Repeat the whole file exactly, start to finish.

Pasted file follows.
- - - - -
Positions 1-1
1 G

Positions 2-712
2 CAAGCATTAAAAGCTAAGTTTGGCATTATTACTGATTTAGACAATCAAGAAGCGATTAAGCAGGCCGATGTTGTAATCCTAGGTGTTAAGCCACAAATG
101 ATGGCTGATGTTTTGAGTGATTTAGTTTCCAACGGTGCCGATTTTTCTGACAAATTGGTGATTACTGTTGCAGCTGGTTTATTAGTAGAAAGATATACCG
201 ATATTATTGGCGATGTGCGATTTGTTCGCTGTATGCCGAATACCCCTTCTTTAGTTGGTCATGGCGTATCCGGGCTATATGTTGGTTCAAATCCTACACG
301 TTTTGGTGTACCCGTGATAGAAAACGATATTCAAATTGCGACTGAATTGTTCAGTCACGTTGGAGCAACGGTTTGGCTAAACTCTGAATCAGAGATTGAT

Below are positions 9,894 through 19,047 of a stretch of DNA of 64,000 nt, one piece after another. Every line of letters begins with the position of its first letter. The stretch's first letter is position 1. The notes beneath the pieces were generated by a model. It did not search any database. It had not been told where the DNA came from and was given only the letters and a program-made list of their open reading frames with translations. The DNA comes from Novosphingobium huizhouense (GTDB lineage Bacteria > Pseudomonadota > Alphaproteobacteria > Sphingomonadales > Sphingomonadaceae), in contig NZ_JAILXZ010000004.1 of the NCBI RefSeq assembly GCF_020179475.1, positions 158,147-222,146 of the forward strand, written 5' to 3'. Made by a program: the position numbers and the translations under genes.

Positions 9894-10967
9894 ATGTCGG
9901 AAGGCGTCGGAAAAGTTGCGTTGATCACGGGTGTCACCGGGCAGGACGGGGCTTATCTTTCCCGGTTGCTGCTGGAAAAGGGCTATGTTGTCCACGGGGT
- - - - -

Positions 1-1
1 G

Positions 2-712
2 CAAGCATTAAAAGCTAAGTTTGGCATTATTACTGATTTAGACAATCAAGAAGCGATTAAGCAGGCCGATGTTGTAATCCTAGGTGTTAAGCCACAAATG
101 ATGGCTGATGTTTTGAGTGATTTAGTTTCCAACGGTGCCGATTTTTCTGACAAATTGGTGATTACTGTTGCAGCTGGTTTATTAGTAGAAAGATATACCG
201 ATATTATTGGCGATGTGCGATTTGTTCGCTGTATGCCGAATACCCCTTCTTTAGTTGGTCATGGCGTATCCGGGCTATATGTTGGTTCAAATCCTACACG
301 TTTTGGTGTACCCGTGATAGAAAACGATATTCAAATTGCGACTGAATTGTTCAGTCACGTTGGAGCAACGGTTTGGCTAAACTCTGAATCAGAGATTGAT

Below are positions 9,894 through 19,047 of a stretch of DNA of 64,000 nt, one piece after another. Every line of letters begins with the position of its first letter. The stretch's first letter is position 1. The notes beneath the pieces were generated by a model. It did not search any database. It had not been told where the DNA came from and was given only the letters and a program-made list of their open reading frames with translations. The DNA comes from Novosphingobium huizhouense (GTDB lineage Bacteria > Pseudomonadota > Alphaproteobacteria > Sphingomonadales > Sphingomonadaceae), in contig NZ_JAILXZ010000004.1 of the NCBI RefSeq assembly GCF_020179475.1, positions 158,147-222,146 of the forward strand, written 5' to 3'. Made by a program: the position numbers and the translations under genes.

Positions 9894-10967
9894 ATGTCGG
9901 AAGGCGTCGGAAAAGTTGCGTTGATCACGGGTGTCACCGGGCAGGACGGGGCTTATCTTTCCCGGTTGCTGCTGGAAAAGGGCTATGTTGTCCACGGGGT